Flour sacks for clothes

By Rosie Moore

My grandmother was a skilled seamstress who worked for the now defunct department store, Watt & Shand, for twenty years in Lancaster, Pennsylvania. She made mine and my sisters’ dresses from the time we were tots till around the third of fourth grade. No one could tell they were homemade, she was so artistic and skillful people would ask, “Where did you buy that?” Although we didn’t live on a farm, neighbors who did receive flour sacks gladly shared their sacks with her. In later years I remember getting my first dress from a shop at Christmastime. I wore it a few times but then a thread came loose. I kept pulling on it until I thought the whole dress was going to disappear. I thought to myself, how I wish my grandmother had made this dress.

Repair, reuse, make do, and don’t throw anything away was a motto during the Great Depression. Very few farm families had enough money to buy new clothes in a store. Mothers mended socks and sewed patches over holes in clothes. Clothes were “recycled” and reused as younger children “made do” with hand-me-downs. When farmers brought home big sacks of flour or livestock feed, farm women used the sacks as material to sew everything from girls’ dresses to boys’ shirts and even underpants.

The feedsack story starts in the early 1800s, when goods such as good staples, grain, seed, and animal feed were packed for transportation and storage in tins, boxes and wooden barrels. This was not an ideal method of storage as tin would rust and the handmade boxes leaked and were damaged easily. They were bulky, heavy and difficult to transport.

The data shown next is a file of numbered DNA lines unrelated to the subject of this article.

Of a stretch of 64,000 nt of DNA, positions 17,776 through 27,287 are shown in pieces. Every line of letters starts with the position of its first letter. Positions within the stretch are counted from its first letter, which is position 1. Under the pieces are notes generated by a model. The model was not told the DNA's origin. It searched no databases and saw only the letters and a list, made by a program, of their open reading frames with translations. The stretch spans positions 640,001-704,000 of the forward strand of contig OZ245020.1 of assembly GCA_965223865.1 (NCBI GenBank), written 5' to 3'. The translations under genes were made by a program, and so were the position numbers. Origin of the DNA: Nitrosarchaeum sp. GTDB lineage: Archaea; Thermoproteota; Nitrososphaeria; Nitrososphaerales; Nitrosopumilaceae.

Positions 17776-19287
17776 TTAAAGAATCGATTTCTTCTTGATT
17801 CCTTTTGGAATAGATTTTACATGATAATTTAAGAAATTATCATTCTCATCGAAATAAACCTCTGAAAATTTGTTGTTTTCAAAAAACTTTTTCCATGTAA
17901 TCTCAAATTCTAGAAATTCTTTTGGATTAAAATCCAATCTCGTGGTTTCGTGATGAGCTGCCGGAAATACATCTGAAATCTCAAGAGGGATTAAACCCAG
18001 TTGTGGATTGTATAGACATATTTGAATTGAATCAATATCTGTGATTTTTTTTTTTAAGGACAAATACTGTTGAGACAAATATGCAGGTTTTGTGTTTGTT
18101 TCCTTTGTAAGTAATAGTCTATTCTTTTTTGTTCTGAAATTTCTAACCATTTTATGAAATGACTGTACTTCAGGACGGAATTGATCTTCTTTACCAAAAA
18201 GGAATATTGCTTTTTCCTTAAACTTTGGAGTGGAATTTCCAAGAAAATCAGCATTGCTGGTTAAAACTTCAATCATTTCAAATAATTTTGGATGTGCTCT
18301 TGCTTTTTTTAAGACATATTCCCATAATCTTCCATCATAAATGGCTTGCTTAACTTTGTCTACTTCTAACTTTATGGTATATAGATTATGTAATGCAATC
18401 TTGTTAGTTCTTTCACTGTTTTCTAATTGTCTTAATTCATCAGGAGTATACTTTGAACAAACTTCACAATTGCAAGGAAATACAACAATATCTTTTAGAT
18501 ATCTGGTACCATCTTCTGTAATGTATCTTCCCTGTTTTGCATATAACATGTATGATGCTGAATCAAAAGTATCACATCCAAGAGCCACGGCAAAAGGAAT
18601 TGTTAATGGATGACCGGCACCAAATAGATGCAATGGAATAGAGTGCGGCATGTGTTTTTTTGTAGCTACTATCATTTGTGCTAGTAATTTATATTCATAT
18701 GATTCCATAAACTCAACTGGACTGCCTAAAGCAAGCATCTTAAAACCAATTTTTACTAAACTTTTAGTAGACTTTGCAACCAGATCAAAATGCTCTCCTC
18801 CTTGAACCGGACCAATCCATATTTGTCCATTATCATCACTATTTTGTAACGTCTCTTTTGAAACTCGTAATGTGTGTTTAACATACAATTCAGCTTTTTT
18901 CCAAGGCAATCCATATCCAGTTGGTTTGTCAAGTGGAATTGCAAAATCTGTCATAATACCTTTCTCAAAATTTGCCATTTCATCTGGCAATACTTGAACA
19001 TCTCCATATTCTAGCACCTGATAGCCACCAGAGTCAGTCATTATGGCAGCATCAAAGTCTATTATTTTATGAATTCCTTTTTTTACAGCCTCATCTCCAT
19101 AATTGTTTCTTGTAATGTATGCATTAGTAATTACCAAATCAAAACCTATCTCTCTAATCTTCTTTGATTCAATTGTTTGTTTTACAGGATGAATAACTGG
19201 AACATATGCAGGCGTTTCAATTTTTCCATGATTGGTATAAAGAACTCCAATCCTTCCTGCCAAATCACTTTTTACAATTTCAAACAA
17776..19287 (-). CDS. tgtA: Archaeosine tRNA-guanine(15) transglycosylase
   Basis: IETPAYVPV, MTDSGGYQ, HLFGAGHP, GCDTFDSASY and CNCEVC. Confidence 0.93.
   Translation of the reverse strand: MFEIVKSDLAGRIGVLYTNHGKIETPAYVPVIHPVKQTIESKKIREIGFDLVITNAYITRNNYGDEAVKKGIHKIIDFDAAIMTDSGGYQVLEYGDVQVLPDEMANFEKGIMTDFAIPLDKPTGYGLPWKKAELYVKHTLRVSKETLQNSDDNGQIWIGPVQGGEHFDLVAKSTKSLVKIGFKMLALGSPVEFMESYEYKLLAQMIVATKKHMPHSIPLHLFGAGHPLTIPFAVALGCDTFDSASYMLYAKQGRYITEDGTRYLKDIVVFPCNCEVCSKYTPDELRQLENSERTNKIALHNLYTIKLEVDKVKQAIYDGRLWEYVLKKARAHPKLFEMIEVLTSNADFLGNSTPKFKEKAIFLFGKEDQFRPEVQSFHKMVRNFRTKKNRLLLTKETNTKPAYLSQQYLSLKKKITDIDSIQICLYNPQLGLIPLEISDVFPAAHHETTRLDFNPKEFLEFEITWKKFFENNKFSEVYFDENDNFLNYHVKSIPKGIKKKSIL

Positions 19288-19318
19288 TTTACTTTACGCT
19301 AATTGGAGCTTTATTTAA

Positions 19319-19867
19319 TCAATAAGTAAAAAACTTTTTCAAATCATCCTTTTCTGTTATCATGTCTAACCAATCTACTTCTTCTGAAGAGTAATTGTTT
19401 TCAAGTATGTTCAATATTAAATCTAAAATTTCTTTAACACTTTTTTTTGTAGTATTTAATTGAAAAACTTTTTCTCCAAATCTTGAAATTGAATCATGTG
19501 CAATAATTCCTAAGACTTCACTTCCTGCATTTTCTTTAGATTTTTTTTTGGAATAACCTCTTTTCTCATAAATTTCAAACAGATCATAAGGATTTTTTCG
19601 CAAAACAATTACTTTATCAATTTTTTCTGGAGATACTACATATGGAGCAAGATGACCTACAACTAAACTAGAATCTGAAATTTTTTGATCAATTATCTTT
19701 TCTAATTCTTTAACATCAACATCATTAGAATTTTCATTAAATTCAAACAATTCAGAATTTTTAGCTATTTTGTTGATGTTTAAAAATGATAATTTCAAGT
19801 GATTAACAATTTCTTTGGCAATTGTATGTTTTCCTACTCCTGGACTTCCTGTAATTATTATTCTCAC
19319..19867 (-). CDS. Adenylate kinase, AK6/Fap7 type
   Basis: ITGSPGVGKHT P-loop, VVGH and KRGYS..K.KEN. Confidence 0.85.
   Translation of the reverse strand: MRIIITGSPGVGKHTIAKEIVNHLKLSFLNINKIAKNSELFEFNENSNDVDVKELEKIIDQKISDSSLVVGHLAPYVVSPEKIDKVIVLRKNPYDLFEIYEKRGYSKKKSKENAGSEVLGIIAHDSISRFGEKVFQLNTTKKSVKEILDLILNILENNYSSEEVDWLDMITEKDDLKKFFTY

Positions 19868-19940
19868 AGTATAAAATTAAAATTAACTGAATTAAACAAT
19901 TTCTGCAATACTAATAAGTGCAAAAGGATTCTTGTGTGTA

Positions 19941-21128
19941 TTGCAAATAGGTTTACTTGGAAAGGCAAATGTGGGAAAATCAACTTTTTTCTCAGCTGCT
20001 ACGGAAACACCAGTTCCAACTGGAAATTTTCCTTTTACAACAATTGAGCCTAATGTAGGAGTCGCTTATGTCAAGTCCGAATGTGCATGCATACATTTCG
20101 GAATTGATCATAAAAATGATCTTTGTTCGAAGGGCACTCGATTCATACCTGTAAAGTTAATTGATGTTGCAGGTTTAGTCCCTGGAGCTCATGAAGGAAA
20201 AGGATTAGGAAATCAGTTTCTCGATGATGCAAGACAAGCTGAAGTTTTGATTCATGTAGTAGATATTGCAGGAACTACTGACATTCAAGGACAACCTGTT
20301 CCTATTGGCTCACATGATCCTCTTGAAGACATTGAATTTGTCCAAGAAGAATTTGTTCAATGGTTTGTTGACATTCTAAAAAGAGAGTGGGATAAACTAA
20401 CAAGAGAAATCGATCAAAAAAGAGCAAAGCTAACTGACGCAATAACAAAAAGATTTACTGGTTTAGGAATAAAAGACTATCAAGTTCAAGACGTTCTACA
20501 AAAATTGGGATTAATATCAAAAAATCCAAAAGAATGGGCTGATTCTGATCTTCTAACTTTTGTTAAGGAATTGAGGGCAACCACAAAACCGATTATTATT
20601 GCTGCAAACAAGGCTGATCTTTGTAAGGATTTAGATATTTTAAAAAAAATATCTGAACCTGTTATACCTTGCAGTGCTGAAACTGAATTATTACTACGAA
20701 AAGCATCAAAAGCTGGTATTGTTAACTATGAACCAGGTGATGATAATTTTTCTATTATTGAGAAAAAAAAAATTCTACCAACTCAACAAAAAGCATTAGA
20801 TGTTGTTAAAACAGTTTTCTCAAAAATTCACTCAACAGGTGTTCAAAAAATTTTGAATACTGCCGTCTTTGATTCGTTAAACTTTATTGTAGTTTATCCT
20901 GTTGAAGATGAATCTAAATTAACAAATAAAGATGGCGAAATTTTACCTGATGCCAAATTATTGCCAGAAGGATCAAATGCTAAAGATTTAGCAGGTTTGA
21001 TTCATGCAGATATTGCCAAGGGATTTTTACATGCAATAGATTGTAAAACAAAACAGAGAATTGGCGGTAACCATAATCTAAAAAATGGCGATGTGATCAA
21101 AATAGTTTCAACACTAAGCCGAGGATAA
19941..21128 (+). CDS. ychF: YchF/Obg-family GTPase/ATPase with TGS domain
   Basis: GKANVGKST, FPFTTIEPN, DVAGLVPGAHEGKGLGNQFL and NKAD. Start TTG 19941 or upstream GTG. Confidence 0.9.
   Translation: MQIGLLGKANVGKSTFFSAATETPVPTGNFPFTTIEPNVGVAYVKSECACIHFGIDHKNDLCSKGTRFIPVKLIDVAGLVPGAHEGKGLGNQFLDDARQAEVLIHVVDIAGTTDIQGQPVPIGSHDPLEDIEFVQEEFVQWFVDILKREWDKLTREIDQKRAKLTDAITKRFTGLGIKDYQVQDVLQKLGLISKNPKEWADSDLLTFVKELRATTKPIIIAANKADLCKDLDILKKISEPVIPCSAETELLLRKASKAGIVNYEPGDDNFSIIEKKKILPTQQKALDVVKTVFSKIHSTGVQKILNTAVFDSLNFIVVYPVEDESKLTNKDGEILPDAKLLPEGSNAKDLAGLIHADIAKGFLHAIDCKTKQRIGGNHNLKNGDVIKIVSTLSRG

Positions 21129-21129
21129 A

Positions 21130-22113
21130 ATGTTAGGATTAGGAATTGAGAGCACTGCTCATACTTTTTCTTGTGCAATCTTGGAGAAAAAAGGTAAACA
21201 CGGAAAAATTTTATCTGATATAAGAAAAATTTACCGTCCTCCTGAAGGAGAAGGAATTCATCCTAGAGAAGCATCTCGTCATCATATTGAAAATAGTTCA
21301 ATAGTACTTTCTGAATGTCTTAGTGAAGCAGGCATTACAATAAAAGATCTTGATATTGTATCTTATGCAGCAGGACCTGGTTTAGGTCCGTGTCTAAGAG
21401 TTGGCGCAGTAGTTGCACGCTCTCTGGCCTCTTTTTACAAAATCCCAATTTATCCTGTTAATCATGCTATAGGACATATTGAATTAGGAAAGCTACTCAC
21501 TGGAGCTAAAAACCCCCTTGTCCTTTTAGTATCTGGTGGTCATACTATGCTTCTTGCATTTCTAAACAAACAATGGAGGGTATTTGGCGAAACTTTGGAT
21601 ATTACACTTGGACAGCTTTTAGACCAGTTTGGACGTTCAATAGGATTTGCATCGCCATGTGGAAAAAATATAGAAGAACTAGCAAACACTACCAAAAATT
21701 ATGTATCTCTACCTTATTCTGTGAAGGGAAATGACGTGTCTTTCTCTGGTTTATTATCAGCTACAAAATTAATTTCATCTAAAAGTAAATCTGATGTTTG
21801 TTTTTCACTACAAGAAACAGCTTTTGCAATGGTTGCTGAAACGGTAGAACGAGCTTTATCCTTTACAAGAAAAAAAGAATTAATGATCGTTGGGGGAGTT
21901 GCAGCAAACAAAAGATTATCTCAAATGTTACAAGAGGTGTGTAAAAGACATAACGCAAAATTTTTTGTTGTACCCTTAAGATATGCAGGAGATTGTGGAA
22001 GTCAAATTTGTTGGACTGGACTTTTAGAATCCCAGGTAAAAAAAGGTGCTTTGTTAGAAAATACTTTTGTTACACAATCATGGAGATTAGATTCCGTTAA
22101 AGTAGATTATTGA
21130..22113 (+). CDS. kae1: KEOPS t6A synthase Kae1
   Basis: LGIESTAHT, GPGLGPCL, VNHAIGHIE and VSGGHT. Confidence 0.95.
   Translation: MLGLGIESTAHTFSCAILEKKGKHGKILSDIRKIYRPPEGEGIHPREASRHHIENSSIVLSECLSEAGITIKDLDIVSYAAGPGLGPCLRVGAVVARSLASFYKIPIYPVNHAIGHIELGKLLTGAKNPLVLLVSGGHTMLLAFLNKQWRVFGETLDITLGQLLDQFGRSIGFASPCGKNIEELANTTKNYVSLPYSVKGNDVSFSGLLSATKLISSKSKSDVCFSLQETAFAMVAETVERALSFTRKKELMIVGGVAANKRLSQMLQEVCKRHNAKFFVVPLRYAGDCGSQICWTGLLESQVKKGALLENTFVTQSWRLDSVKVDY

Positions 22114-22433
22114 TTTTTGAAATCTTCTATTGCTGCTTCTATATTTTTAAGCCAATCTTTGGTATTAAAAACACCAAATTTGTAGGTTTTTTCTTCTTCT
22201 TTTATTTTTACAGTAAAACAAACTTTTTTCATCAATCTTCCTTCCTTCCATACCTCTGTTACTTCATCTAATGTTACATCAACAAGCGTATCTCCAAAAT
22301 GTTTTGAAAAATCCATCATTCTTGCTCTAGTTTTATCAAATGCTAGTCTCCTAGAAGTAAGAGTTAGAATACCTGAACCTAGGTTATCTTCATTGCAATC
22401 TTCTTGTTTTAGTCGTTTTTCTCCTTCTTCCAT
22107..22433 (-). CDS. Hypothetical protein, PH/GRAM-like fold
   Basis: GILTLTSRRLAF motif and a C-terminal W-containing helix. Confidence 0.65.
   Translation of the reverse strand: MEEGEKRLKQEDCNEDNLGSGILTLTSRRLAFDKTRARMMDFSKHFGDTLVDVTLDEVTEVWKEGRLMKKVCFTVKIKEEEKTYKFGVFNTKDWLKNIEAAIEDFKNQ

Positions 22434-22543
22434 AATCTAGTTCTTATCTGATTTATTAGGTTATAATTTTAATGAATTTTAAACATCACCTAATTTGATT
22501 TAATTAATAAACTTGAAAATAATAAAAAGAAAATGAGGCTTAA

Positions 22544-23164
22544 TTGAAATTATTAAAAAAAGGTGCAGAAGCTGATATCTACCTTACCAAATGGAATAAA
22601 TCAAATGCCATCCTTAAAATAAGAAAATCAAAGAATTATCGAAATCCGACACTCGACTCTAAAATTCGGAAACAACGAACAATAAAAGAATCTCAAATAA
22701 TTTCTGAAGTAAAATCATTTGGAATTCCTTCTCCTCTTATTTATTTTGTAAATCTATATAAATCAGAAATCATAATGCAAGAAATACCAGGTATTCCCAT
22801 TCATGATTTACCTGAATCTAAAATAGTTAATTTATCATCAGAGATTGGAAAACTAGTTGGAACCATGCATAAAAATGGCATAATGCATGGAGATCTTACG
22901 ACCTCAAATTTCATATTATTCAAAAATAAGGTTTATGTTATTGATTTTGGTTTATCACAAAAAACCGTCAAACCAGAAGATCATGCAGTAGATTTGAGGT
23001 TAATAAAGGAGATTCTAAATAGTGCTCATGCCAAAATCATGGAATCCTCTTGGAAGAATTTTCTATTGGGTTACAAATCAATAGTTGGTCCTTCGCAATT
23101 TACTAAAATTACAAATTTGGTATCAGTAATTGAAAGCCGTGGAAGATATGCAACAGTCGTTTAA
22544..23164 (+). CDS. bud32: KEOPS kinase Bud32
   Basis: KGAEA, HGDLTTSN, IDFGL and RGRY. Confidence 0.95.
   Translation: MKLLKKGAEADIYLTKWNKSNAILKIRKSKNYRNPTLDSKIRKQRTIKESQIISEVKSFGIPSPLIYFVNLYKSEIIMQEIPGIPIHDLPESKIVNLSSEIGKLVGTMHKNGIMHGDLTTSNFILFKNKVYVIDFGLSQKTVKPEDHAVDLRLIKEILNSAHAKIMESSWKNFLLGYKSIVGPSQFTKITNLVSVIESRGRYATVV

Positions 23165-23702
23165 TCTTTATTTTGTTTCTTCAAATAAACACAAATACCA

Feedsacks were initially made of heavy canvas and were used to contain flour, sugar, meal, grain, salt and feed from the mills. They were initially printed on plain, white cloth but later they were sold in colors and prints. Beautiful colors and prints that could be used to make almost anything.

After WWII, technological innovations provided more sanitary and effective packaging made of heavy paper and plastic containers. It was cost effective, too. A cotton bag cost 37 cents to make, as opposed to 10 cents for the paper bag. By 1948 this new industry cornered more than half of the bag market and the cloth bag fell out of use. But not entirely! some Amish and Mennonite communities demand, and receive, their goods in feedsacks, as always.

Thought for the day: Live in each season as it passes: breathe the air, drink the drink, taste the fruit.    Henry David Thoreau

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